Perhaps it is a significant aspect of my personality to be able to deal empathetically with people regardless of their actions that made it easier to deflect or set boundaries with patients and colleagues. Except upon reflection now, this raises more questions, such as; Is it any easier to act impartial or compassionate when you are seen as a mere vessel for medical provision or do we see past gender, race, age, sexuality and individual identity at times of emergent medical crisis?  Quintessentially, is it only at the point of greatest vulnerability that we cling to the only true constant, the fact we are all human beings.

As a medical professional, we are taught to communicate, treat and represent a professionalism that fits with the expectations of our profession, employers, industry, colleagues, patients and public.  Meeting our patient’s expectations can be enough of a challenge, yet we are often required to add an additional layer of social awareness that, I admit, sometimes takes a back seat when within the moment of treating a patient.  Would it then be fair to say that we too as paramedics see past race, gender, sexuality and identity and simply see ‘the patient’. This too can be a form of microaggression when you consider how it feels to be seen as a condition or ailment first and not as the person with a character, history, culture and personality of the human we are treating. 

The impact of microaggressions should not only be something we consider the impact of when thinking about our relationships with patients and the public.  Molina [5] indicates that peer to peer microaggression between physician and nurse is still prevalent, additionally from my own experience, I can say the same for peer clinical levels within Paramedicine.  For example, how often have we lived the experience where you are receiving a patient handover and yet the attending clinician continues to direct their attention to a paramedic of greater positional power, the one with the stripes or stars on the epaulets, or higher designation level?  This intersects with boundaries of gender, race, age and sexuality and sadly all too often in my practice, I have had to redirect a fellow professionals’ attention back to the actual attending clinician, whether that be myself or a fellow colleague.  Even within leadership teams of external medicine, I have experienced professional peer microaggression within interdisciplinary teams for being a paramedic officer in a room of executive board leaders and NHS officials. So as the minority, whether you are the elephant in the room or you are indirectly assuming there is one, it is disheartening that this form of microaggression is still occurring, yet only through revisiting these experiences have I conceded that action is required to disrupt or change these practices.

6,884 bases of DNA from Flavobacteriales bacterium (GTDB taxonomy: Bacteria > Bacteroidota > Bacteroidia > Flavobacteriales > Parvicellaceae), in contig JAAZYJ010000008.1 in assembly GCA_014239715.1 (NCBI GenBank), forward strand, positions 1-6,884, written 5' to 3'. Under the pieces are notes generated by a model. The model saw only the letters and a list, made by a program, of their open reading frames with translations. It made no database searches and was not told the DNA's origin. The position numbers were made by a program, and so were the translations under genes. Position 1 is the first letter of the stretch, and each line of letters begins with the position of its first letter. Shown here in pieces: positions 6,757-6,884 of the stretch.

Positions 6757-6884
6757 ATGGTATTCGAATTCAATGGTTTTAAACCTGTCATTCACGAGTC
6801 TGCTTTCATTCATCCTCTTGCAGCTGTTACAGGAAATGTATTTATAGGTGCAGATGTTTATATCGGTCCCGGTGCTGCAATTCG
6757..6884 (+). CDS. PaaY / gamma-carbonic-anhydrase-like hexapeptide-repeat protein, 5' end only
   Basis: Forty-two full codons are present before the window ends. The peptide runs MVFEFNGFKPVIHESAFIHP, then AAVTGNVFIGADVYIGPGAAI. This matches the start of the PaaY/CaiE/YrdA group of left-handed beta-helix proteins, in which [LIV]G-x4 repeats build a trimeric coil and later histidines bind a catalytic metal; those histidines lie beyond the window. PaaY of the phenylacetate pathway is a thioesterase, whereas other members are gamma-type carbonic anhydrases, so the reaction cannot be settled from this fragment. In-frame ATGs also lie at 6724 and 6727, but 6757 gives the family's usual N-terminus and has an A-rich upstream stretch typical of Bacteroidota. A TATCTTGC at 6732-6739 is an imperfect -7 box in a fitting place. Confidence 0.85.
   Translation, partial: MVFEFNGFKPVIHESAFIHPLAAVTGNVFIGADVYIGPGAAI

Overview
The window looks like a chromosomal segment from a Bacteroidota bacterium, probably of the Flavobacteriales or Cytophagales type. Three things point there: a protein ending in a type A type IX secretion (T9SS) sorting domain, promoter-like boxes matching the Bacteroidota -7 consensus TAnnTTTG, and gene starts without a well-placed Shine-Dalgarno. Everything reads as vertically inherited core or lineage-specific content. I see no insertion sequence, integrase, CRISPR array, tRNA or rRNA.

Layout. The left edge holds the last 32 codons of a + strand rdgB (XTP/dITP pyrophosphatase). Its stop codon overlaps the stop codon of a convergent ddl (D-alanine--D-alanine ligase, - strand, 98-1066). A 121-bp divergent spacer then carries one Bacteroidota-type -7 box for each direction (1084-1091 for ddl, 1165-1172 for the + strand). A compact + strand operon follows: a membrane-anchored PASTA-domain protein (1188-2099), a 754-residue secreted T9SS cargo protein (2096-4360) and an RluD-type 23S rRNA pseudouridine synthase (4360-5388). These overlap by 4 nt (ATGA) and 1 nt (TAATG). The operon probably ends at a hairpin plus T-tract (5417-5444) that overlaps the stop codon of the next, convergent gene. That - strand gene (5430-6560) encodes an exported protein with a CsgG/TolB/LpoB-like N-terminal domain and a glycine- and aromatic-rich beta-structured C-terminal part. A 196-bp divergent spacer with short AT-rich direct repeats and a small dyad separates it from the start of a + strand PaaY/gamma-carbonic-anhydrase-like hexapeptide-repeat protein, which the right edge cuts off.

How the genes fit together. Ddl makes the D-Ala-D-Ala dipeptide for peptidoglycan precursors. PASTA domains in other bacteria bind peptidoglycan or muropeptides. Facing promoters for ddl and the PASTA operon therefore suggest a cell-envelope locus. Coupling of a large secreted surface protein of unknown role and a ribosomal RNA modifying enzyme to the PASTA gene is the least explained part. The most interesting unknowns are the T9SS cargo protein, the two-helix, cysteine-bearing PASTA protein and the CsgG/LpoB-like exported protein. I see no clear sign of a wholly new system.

So do we work with microaggression or against it?  Personally, I have found microaggressions have occurred as part of my own unconscious bias and furthermore as part of my intrinsic cultural background.  To be British, Caucasian, female, homosexual, an immigrant, a paramedic, a leader or a mentor, are not mere labels I define my experiences by, nor does the fact that all the above labels apply to me mean that I have an all-encompassing understanding of how microaggressions are experienced by all the aforementioned subcategories.  Just because you belong to a certain demographic or gender doesn’t mean all your experiences or values are shared across fellow members.  Even now, at a time where gender and sexuality are understood to be more fluid, there needs to be greater understanding rather than assumption that an exterior representation may not be a true reflection of how that person identifies and would think, feel and react to perceived ideas of inclusion or exclusion. 

So how does this impact our profession?  Are microaggressions something to which we deal with personally and inter-professionally, or something to which we are conscious of only when treating patients?  Additionally, shouldn’t we expect the same respect and courtesy from our patients? To practice medicine in any speciality, we do so with the intention to cause no harm, yet if microaggression is widely perceived as a means to inflict or sustain unintended harm, regardless of the fact it may be unconsciously done, harm is caused and we should all be acting accordingly to eradicate it.  Perhaps, for Paramedicine a more focused approach towards respect and inclusion rather than tripping over unconscious microaggression is the best way forwards and the use of strategies as outlined by Herrick “Cricket” Fisher, MD MPhil Microaggression Response Toolkit [6] may well be a stepping stone towards this.